By Shane Klestinski, Associate Editor

The National Center for Simulation (NCS) held its annual scholarship presentation on May 1 at the Central Florida Research Park to honor graduating high school students.


The event celebrated students who have demonstrated an aptitude and inclination toward pursuing a career in modeling and simulation, Orlando’s second-largest industry after theme parks and hospitality brings approximately $7 billion to the Central Florida region annually.


The students received scholarship awards made possible through the NCS workforce development scholarship program. The National Defense Industrial Association and the Central Florida chapter of Women in Defense also contributed to the scholarship program. Officials advertised the scholarship opportunities earlier in the academic year with specific instructions on how to apply. The high schoolers submitted applications online, and the NCS scholarship committee evaluated and scored based them based on a rubric that considered students’ grades, community service, and modeling and simulation experience, among other factors.


NCS workforce development efforts focus on continuously discovering and preparing the next- generation modeling, simulation, and training (MS&T) professionals. The program seeks to get fifth graders and middle schoolers interested in MS&T (and other STEM-related fields) with early, positive experiences like those offered through Gains in the Education of Math and Science (GEMS) summer camps and DoD STARBASE Central Florida programs at NCS. Those experiences can later continue through high school programs, college internships and beyond.


Lindsey Spalding, NCS’ workforce development director, said the evening focused on encouraging the early professional. High schoolers can also receive a certification in modeling and simulation through NCS, which can be helpful in obtaining internships and other opportunities later in their educational careers.


“There is a full pipeline of workforce development from early learners through the educators that we facilitate,” Spalding said. “Getting recognized – specifically from a modeling and simulation perspective – and being welcomed into our community gives these students the opportunity to continue to grow with us. That is a pretty good rite of passage, not just getting a scholarship, but actually meeting the workforce you’re working toward.”


An important aspect of NCS and its role in workforce development involves its support for training Department of Defense personnel. Maintaining and improving these training efforts directly impacts national defense, especially in an era of great-powers competition and potential near-peer conflict.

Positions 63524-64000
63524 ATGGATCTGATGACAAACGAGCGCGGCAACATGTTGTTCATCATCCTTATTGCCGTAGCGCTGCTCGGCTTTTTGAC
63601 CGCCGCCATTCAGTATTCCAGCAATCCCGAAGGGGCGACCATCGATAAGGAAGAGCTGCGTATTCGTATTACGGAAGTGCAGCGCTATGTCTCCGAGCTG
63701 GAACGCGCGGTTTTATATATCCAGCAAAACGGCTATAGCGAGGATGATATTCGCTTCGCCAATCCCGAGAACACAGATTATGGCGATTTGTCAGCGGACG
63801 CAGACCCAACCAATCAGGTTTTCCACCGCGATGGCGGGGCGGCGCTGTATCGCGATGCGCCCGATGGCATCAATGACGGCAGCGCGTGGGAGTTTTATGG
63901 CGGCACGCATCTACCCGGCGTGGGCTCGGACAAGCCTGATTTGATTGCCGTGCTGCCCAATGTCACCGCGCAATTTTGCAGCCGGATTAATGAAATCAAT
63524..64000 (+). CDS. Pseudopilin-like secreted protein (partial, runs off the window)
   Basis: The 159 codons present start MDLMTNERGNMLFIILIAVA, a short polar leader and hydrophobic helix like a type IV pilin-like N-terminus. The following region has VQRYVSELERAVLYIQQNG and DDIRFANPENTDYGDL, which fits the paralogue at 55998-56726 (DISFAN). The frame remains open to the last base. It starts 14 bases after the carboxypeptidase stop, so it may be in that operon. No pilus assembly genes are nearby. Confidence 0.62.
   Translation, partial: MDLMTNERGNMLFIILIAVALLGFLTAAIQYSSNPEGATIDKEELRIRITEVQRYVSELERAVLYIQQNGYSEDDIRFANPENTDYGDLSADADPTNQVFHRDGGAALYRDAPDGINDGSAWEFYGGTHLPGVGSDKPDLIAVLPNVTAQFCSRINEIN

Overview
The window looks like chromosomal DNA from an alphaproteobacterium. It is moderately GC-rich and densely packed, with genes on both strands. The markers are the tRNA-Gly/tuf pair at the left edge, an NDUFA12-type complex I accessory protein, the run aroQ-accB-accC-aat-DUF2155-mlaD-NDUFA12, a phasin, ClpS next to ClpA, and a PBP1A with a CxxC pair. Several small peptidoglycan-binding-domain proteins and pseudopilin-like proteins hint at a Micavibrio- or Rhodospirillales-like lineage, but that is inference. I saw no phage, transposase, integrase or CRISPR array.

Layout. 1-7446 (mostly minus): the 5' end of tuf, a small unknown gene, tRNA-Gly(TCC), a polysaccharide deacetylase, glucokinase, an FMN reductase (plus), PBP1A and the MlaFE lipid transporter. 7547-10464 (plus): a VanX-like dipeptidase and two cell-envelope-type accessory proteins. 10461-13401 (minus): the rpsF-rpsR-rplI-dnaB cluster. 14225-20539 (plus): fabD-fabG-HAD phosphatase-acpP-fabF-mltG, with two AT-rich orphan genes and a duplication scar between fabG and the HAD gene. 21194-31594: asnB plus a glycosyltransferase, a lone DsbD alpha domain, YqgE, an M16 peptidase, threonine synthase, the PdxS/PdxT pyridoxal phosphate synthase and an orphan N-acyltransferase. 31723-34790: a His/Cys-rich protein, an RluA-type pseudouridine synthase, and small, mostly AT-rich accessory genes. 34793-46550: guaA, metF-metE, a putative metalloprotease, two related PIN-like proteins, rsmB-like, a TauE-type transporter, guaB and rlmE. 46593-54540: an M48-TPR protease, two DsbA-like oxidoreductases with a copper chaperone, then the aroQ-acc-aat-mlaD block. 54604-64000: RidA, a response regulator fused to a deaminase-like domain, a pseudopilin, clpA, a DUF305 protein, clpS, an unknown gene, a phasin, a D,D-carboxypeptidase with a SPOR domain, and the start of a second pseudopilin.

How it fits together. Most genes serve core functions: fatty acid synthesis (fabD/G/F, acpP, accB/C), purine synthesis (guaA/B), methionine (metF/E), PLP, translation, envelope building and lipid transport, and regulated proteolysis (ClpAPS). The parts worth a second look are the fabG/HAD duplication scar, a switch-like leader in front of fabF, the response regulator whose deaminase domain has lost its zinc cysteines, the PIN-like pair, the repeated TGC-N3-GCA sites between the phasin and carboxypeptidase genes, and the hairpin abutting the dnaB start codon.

Spalding said the modeling and simulation pipeline recognizes the importance of meeting the warfighter’s training needs to succeed and survive when deployed to hostile environments, and it addresses the anxiety that can be associated with armed conflict.


“We’ve been growing a population of people who understand and accept the warfighter and that role, and then engage and inspire them to help improve the warfighter by helping to build those training tools,” Spalding said. “We have many students who think, ‘Oh, they’re building that thing to train in, and I would love to help build that.’ That support mindset improves our national security because these students can be the ones who end up building the new training systems that warfighters use to protect our nation.”


Lee Lacy, the scholarship committee’s chair, recommended that students pursue courses in computer science and engineering to be competitive for scholarships like those presented. Lacy said that gaming could be an effective way for parents to get kids interested in MS&T.


“A lot of them have been influenced by games,” Lacy said. “Younger folks experience games as a user and then start to think about what it might be like to help develop those types of applications. That can be a powerful motivator.”


Spalding encouraged students interested in modeling and simulation to build a portfolio and pursue a passion project to help make themselves competitive for scholarship awards – not just those from NCS.


“I tell students: ‘Show us your least impressive first try [on a project],’” Spalding said. “We want to see that awful thing that you are embarrassed to show – and then show us how you have grown from there. A lot of kids are challenged by talking in interviews, but if they have a passion project and they can talk about work they have been physically doing, it removes a little of that anxiety and helps them interview better.”

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